Clutch Cameron Smith holds his nerve to clinch record-breaking Maui win

KAPALUA, Hawaii – Cameron Smith is a champion golf needs.

RELATED: Full ranking | Winner’s bag: Cameron Smith, Sentry Tournament of Champions

Do not mistake yourself. There is no shortage of great players and personalities on the PGA TOUR; the opposite, in fact. But in Smith, we get a real “everyone”. Or in his native language, a handsome Dinkum dude we can all relate to.

The 28-year-old earned his fourth PGA TOUR victory with a record breaking week in Maui in the Sentry Tournament of Champions, finishing 34 under with rounds 65-64-64-65, scoring the most under par in a Tour of four laps in history.

He managed to fend off a fierce challenge from world No.1 Jon Rahm in the process, with the Spaniard settling for second after Smith beat his 8 Under 65 on Sunday to his 7 Under 66. In the front group, compatriot Matt Jones set a course record of 61 to keep the two on their toes.

The victory was a milestone in Smith’s evolution as he seeks to prove himself against the best. He held the advantage after the first two laps, then shared it with Rahm for three laps before closing the deal.

“It was intense,” Smith said of the challenge. “Jonny and I played well all day. We had Matty in the squad up front also lighting him up. So, yeah, an unreal round, something I’ll never forget for sure.

“Rahm is the best golfer in the world and there are a number of reasons why he is. He pulls it and it looks like he’s draining every putt he looks at, so it was good to get over that and kick in a few hits back.

“I played very solid all week. Obviously, being a leader is not easy. Agitated sleep. I feel like I spent a lot of time staring at the ceiling in bed this week. I haven’t done this before. It was nice to see where my game was against some of the best players in the world. I worked hard and it paid off at the start of the season.

The result catapulted Smith to No. 10 in the official world golf rankings, his first appearance in the top 10, and No. 3 in the FedExCup. He must now reset some of his Season Objectives, having already achieved them.

“It took me a while to get into the top 20 so it’s really cool,” Smith said after lifting the trophy in Kapalua. “It was one of my goals this year, to get into the top 10. It’s good that it’s done and dusted off. I hope I can continue to progress in these world rankings.

Smith has a great chance to do so next week, as he heads to the Sony Open in Hawaii. He won at Waialae CC in 2020 and is now one of six players to secure Hawaii’s double from the PGA TOUR.

One of his goals is to lead the International Presidents Cup team to a much-anticipated victory over Team USA at Quail Hollow later this year. There is no doubt that Smith has the potential to be the spiritual leader of the international team for the next decade and beyond, such is his thirst for combat.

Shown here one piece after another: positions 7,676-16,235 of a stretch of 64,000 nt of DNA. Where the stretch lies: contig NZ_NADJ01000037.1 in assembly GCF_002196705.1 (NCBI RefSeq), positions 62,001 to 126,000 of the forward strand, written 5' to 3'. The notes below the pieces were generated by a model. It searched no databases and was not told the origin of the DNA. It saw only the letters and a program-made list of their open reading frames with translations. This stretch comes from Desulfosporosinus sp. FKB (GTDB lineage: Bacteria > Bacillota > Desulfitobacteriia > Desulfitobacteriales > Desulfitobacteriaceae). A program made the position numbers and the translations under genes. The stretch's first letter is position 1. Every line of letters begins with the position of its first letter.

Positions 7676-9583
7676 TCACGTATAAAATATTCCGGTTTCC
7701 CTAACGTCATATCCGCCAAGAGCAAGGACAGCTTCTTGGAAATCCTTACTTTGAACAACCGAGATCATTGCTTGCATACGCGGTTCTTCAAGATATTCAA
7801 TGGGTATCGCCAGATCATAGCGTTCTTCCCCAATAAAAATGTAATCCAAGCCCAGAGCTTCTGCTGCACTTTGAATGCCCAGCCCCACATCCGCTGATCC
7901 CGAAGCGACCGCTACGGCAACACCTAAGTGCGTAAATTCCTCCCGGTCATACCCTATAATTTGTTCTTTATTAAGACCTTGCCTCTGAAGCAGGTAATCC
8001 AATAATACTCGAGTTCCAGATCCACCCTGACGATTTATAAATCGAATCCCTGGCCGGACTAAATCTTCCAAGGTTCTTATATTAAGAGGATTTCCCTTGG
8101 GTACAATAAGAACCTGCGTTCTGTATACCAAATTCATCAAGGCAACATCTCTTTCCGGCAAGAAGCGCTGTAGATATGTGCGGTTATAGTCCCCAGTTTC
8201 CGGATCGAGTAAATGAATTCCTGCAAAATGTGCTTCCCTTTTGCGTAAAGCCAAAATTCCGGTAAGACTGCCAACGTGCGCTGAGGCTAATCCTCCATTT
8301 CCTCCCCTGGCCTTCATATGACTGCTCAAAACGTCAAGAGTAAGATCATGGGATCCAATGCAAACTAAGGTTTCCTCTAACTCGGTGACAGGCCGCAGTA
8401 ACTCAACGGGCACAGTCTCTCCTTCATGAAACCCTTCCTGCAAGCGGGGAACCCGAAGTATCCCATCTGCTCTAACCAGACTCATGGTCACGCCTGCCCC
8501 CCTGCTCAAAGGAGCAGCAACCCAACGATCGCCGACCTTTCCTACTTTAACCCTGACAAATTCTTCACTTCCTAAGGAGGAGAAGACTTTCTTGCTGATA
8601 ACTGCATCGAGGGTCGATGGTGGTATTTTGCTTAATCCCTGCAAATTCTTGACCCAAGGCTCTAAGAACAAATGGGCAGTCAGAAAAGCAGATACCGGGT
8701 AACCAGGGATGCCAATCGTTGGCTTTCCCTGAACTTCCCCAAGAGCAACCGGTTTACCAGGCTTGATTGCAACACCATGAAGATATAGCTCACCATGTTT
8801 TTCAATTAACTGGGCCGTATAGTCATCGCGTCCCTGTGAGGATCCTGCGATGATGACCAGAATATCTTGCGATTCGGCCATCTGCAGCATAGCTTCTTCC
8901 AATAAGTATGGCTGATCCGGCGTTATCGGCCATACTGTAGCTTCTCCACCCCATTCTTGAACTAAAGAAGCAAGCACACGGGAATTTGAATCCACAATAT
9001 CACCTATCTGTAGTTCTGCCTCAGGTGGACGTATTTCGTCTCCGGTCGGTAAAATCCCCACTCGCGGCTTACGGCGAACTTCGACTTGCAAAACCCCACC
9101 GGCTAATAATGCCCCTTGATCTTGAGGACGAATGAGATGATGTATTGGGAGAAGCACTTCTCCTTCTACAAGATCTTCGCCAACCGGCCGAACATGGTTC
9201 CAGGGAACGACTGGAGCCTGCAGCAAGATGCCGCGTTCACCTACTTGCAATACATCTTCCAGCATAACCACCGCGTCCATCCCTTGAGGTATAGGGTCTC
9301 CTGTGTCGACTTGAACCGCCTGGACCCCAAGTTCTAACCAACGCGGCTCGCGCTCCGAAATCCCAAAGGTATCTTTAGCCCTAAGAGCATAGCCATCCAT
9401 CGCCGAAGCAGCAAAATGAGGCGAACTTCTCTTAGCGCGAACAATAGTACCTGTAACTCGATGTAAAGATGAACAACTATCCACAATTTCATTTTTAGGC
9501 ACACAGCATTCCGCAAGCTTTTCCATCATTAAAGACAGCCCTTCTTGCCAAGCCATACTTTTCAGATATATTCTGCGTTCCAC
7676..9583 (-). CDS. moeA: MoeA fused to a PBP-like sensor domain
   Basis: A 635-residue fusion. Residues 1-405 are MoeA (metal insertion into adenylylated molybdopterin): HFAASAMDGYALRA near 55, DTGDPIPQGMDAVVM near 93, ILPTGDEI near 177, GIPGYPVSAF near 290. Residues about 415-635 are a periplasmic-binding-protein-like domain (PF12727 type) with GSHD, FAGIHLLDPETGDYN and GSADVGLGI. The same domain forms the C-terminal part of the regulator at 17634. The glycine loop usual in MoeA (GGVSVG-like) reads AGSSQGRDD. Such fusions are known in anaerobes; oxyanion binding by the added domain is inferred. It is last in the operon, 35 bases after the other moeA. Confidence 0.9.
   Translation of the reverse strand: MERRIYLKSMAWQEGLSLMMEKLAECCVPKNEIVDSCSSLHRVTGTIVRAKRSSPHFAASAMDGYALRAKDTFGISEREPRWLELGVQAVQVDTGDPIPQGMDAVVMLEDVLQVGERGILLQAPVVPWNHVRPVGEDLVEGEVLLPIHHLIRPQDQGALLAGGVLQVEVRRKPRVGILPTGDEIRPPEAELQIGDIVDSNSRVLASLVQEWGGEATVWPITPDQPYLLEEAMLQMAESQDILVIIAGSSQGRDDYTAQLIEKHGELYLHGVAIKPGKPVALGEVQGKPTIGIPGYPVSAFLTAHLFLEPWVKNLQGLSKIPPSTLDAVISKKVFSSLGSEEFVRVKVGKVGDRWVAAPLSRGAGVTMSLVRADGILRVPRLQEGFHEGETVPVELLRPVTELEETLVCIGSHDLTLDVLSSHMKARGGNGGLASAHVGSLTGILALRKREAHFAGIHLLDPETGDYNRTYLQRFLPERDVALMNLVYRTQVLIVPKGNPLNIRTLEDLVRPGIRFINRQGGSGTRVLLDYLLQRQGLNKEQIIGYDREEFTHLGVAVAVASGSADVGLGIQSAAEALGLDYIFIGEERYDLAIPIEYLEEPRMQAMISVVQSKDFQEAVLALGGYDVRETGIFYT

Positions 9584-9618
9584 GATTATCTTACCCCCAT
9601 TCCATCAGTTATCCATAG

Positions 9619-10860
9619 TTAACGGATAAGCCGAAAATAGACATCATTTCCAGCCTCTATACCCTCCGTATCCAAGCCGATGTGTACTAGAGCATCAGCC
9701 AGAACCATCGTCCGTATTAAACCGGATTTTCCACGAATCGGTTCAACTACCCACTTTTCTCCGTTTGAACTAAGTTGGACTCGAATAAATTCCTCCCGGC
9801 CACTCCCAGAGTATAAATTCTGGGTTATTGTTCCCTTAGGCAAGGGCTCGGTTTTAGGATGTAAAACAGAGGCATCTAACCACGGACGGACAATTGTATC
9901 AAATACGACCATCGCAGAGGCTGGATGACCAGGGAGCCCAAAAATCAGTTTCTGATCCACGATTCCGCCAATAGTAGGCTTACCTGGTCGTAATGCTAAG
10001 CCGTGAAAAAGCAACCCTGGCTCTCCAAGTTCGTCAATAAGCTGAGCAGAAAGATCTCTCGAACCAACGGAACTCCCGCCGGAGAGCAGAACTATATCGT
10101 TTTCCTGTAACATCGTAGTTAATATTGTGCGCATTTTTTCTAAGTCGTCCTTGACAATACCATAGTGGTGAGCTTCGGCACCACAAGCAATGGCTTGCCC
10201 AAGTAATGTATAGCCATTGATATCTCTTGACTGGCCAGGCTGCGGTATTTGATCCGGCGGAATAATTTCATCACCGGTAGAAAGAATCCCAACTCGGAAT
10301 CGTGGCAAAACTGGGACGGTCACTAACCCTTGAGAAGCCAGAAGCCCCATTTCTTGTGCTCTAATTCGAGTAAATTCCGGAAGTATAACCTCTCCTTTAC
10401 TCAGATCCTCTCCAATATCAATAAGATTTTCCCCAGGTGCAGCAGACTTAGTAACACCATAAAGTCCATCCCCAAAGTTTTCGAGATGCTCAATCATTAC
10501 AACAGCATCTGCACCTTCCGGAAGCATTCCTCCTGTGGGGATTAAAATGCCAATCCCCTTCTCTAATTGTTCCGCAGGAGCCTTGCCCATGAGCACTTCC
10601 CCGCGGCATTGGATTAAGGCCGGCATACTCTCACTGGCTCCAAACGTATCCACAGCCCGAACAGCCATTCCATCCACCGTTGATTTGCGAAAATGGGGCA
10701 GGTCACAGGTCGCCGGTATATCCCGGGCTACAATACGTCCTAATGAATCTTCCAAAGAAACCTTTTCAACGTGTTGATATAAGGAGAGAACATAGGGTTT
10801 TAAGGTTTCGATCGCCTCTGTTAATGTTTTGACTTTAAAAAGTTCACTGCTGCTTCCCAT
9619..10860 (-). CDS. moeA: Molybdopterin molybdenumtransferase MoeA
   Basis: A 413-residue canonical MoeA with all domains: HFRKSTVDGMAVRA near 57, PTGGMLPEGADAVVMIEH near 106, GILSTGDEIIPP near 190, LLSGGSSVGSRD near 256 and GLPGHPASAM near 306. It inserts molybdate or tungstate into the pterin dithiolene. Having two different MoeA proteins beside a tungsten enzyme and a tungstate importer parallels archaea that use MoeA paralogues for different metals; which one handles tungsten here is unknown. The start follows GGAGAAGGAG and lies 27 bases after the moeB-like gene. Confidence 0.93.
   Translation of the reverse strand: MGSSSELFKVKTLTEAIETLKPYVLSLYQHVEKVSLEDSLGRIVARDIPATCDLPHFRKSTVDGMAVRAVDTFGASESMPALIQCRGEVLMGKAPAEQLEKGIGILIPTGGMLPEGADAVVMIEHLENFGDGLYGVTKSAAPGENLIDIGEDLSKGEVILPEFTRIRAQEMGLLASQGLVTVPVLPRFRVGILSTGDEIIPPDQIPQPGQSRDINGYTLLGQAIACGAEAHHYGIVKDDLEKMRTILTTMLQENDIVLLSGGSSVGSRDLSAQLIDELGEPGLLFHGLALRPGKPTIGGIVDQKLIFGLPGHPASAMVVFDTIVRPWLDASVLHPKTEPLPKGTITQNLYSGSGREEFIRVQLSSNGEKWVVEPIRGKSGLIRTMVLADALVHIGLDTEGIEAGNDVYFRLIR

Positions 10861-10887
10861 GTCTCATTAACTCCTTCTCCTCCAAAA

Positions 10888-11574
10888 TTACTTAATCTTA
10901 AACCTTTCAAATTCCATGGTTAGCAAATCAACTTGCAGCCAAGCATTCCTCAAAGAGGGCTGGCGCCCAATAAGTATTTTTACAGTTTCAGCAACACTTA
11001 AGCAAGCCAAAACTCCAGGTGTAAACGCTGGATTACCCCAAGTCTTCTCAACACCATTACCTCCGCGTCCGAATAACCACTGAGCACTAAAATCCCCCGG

Smith made his Presidents Cup debut in 2019 at Royal Melbourne, but it’s no secret he was pushed to miss two sessions under captain Ernie Els. The lust in his stomach helped him overcome a three-hole singles deficit to defeat Justin Thomas and keep the Cup alive at the time before the international team fell, 16-14.

2022 Captain Trevor Immelman knows he will have a fierce competitor this year.

“I really want to be a part of this team,” said Smith. “I enjoyed the tournament so much the last time I would be devastated if I missed it. And that’s one of my goals since I turned pro to be on the team, and I’ll try to be there again.

Coincidentally, Smith’s record-breaking 34-under performance at Kapalua took a record from Els, who before this week held the TOUR scoring record with a total of 31 under at the 2003 Sentry Champions Tournament (Rahm and Jones have also beat Els’ mark this week). But there is no bad blood between the two. Smith understood and accepted Els’ tactic in Melbourne which nearly won the international team’s first victory over the United States since 1998. He wasn’t going to sulk about it, just prove his worth when his luck ran out. presented.

Smith is modest. Smith is humble. And while some say that the fact that he sports an eye-catching mullet and mustache combination is an odd juxtaposition to those traits, the reality is that his style isn’t for show. It’s just who he is.

Born with modest means in the working-class suburb of Brisbane, Australia, Smith refuses to let his success go to his head. He wants to make the most of his talent, but he won’t compromise on who has to get there. His family, friends and countrymen wouldn’t let him do it anyway.

He’s not here to impress anyone. He doesn’t get upset about what other people think of him. If he’s the best version of himself, he’s happy. Something inside a lot of us wants to be like Cameron Smith.

“There is no real reason to change my personality. I think my dad would whip me, to be honest, if I did, ”he joked with a laugh. “That’s just how I was brought up. I was raised to be the kind of modest guy who respects everyone… and why would you try to be someone you’re not? “

Last year, Smith was asked what he would do if he won the $ 15 million FedExCup bonus. He said he would help his family and maybe buy some more fishing gear. After winning $ 1.476 million in Maui – “I’m going to have to sleep on this, to be honest. I mean, I’m pretty happy with where I am at. I know mom’s car is probably four or five years old, so maybe a new car for mom.

Yes, he also thinks first of his mother at such times. He’s the champion we need.

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